The first wave of these sanctions was activated in August 2018, though this is not the first time Iran has faced and endured sanctions. The United States and members of the international community have resorted to sanctions of various breadth and scope as a way to reign in Iran’s behavior since the Hostage Crisis of 1979. As evident today, they have proven to be ineffective in changing the regime’s trajectory.

One problem is that repercussions of these sanctions will be, as they have been in the past, felt most by Iranian consumers who have no say or responsibility in the regime’s actions. The unrest that began in early 2018 is due to unpaid wages and the sharp decrease in the rial’s value, issues that primarily affect the general population. The prices of consumer goods have risen almost 400%. On an even deeper level, Iranians have long-standing grievances with the regime’s oppressive governance, and they have been voicing them for years at the risk of imprisonment or worse.

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Iranian woman protesting the hijab.

Iran is an Islamic Republic governed by Islamic laws and was born from a revolution. Internal domestic politics have never been democratically established. As the country has experienced the effects of increased information technology, opposition has intensified. Women are speaking out against wearing hijabs and even business owners traditionally aligned with the regime are participating in the latest protests. Sanctions on Iran are meant to exert pressure on the regime, but instead they weaken and isolate the regime’s main opposition — the Iranian people.

The regime, well aware of the looming threat of mass uprisings, will take steps to solidify their position. As the threat from Iranian protesters and their supporters expands, Iran’s hardliners and reformers will be motivated to work together to try and maintain control over the situation. Indeed, U.S. withdrawal from the JCPOA will strengthen the regime by giving it the scapegoat it needs. Withdrawal gives credence to hardliners who have vocally claimed the United States to be untrustworthy and hostile to Iran. Additionally, after the failed Green Movement in 2009, the regime is more prepared than ever to violently and swiftly shut down any threatening dissidence, so another revolution is unlikely.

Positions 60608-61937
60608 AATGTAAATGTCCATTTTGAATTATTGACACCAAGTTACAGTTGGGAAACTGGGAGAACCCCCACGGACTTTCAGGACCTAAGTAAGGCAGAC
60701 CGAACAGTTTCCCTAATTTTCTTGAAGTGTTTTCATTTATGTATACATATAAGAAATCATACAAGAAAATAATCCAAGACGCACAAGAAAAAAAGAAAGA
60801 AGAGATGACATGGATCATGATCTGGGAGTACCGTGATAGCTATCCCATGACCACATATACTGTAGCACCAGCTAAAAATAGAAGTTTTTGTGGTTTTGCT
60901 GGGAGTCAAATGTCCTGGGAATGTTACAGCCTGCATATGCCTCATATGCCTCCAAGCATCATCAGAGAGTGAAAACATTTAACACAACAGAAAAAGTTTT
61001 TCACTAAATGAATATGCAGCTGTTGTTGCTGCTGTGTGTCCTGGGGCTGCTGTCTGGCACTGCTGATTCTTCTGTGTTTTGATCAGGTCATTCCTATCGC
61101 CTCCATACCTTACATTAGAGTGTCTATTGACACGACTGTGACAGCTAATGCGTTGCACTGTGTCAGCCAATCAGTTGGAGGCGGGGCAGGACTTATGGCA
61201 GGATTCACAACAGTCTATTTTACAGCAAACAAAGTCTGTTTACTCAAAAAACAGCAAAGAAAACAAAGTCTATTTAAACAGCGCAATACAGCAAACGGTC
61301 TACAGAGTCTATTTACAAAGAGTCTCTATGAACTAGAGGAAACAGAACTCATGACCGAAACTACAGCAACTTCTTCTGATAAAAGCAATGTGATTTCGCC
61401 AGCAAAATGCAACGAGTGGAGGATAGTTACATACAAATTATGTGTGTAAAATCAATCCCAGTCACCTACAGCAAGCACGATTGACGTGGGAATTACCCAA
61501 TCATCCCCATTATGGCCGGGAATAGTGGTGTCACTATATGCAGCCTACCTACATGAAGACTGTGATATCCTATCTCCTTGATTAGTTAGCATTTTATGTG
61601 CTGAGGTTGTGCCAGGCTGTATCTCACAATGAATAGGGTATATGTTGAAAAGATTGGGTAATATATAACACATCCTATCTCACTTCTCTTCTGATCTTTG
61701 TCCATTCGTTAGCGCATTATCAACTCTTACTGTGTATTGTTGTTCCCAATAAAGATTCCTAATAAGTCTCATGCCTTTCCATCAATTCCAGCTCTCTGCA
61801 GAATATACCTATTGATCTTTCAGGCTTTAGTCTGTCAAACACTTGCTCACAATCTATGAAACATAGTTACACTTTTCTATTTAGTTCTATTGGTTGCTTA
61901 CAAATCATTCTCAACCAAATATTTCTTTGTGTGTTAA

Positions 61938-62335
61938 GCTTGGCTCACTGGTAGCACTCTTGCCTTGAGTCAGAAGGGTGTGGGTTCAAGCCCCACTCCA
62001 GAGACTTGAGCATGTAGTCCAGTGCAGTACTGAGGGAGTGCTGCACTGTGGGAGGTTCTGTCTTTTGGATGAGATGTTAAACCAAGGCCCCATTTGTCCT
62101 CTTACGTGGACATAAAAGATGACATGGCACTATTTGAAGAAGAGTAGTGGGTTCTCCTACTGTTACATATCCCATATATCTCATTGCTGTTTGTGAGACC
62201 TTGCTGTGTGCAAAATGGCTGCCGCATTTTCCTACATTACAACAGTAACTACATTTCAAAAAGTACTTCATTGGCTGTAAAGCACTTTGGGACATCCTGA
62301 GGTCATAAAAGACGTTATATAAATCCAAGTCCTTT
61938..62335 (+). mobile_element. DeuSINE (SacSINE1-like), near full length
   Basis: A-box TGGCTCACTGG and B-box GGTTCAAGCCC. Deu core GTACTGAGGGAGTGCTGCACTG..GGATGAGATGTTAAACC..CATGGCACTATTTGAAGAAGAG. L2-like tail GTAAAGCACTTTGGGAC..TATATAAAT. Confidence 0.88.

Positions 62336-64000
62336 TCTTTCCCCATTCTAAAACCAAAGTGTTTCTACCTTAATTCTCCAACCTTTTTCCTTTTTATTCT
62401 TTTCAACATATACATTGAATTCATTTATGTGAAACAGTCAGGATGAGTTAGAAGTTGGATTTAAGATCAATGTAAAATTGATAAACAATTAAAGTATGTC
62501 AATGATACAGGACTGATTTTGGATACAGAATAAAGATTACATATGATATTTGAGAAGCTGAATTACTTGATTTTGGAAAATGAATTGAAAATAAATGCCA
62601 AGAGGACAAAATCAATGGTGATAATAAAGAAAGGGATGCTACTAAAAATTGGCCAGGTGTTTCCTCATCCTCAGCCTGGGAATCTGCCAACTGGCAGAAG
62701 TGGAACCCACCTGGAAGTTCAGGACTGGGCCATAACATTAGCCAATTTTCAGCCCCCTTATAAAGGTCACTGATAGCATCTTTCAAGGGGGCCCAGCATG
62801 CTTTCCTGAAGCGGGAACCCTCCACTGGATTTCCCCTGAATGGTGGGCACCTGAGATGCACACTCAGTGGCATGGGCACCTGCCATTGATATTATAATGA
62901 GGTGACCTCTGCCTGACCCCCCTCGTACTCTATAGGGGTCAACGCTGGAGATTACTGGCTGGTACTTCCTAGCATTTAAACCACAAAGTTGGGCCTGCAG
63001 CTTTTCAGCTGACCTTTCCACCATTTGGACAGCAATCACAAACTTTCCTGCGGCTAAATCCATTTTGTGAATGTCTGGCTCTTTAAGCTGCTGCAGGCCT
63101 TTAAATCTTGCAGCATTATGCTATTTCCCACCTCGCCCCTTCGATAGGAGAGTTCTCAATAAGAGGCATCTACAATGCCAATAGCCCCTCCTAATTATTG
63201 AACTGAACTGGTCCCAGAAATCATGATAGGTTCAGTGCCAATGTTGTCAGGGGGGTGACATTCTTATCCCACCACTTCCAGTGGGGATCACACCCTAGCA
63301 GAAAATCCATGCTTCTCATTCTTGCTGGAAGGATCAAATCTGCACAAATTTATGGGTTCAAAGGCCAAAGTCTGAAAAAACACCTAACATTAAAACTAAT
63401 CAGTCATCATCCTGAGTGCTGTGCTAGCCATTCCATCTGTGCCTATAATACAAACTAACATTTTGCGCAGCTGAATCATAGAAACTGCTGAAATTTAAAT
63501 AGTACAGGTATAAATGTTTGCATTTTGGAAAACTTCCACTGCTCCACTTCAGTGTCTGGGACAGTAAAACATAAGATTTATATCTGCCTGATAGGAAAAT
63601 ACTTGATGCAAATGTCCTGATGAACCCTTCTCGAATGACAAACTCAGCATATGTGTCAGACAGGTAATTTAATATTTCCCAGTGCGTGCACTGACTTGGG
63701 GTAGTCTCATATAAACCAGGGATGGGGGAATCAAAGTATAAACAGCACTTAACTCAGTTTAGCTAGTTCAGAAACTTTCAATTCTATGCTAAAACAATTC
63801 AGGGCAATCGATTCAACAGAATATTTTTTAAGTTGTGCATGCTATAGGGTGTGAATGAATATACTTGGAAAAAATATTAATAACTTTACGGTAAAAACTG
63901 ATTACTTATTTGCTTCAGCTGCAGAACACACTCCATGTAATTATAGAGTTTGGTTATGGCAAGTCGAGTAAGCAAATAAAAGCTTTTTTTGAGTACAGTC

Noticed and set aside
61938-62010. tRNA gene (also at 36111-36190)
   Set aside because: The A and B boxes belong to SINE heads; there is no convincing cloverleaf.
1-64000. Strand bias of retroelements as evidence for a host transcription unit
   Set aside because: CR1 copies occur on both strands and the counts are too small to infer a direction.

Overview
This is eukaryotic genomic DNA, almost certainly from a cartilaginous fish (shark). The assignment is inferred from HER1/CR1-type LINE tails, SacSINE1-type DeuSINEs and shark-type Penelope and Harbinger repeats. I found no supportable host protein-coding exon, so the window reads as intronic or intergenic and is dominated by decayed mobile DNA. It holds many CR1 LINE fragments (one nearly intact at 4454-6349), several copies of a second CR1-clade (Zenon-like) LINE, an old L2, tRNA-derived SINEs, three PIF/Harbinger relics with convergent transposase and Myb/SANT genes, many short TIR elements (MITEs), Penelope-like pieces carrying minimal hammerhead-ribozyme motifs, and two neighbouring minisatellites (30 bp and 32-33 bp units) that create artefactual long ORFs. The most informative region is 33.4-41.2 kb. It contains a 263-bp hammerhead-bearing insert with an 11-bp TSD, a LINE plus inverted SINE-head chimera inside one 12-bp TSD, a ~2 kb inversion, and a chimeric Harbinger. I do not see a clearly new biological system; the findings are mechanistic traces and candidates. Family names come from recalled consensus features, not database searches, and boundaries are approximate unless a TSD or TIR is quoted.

The U.S. position is that the Iranian regime needs to face consequences for its operations in the Middle East and pursuit of nuclear capabilities. However, the Trump administration’s decision to pull economic levers to reign in the regime are unwise because sanctions will mainly cause a greater divide between the United States and Iran. Lead regime forces will move to unite and the civilian population may find motivation to sympathize and side with the regime. The complexity of the relationship between these two nations requires an approach more sophisticated than economic sanctions. U.S. policymakers and their advocates carry a heavy burden in deciding how best to structure Iran-related policy since the wrong approach could lead to decades of even greater hostility. For policy on Iran to have a positive and lasting outcome, the interests of Iranian civilians need to be prioritized in ways that bring them out of international isolation rather than keep them in it.

 

Photos by:
Gilbert Sopakuwa
Andrew Prophet
Esther Addy